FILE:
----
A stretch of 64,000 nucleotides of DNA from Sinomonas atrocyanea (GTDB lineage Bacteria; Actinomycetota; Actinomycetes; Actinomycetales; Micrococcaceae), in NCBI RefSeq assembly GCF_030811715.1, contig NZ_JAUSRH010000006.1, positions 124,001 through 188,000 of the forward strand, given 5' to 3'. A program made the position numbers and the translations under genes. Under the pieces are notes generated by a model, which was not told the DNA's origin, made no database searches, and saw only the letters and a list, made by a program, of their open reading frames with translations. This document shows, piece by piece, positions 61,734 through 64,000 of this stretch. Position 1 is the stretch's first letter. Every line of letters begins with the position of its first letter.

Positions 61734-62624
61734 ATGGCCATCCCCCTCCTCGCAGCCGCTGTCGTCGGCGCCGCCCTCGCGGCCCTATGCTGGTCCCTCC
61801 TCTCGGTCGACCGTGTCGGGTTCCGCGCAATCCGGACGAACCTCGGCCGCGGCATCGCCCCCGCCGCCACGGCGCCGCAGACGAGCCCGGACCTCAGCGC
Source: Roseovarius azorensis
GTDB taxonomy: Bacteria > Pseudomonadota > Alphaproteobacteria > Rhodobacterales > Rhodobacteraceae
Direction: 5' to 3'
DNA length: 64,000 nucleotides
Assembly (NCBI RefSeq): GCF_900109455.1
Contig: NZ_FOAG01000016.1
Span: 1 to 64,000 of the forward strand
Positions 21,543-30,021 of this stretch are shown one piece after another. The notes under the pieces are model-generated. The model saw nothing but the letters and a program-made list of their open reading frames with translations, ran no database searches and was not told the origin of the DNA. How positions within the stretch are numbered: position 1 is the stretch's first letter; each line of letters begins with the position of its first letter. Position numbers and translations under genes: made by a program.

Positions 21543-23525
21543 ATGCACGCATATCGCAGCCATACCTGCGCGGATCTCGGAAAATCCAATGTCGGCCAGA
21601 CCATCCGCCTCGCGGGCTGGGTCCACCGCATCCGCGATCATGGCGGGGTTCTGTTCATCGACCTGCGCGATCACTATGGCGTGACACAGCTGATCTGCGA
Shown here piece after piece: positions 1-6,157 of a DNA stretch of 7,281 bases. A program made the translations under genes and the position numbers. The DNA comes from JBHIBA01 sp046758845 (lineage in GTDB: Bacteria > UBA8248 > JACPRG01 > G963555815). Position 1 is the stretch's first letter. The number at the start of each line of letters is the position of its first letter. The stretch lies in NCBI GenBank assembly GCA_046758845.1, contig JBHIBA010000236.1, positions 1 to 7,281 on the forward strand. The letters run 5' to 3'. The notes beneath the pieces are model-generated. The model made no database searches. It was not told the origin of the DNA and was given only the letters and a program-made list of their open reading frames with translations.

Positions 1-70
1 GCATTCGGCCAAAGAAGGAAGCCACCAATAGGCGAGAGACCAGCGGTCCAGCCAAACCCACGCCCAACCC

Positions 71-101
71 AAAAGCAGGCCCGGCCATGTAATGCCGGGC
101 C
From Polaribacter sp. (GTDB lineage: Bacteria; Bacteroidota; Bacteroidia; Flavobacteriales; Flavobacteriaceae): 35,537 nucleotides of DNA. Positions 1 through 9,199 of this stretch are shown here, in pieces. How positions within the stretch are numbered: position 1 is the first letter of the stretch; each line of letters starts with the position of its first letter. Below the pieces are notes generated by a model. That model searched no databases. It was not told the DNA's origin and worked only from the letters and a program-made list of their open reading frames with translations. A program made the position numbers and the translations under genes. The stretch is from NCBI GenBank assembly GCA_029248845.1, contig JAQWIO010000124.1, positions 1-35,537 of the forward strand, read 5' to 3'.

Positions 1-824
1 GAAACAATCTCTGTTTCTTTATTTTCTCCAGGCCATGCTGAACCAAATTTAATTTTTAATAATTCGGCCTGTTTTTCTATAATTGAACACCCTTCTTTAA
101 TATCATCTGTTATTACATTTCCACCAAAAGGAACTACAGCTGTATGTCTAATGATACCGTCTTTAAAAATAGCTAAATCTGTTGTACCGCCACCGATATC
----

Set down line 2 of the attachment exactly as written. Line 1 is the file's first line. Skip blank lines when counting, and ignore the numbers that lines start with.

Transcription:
Positions 61734-62624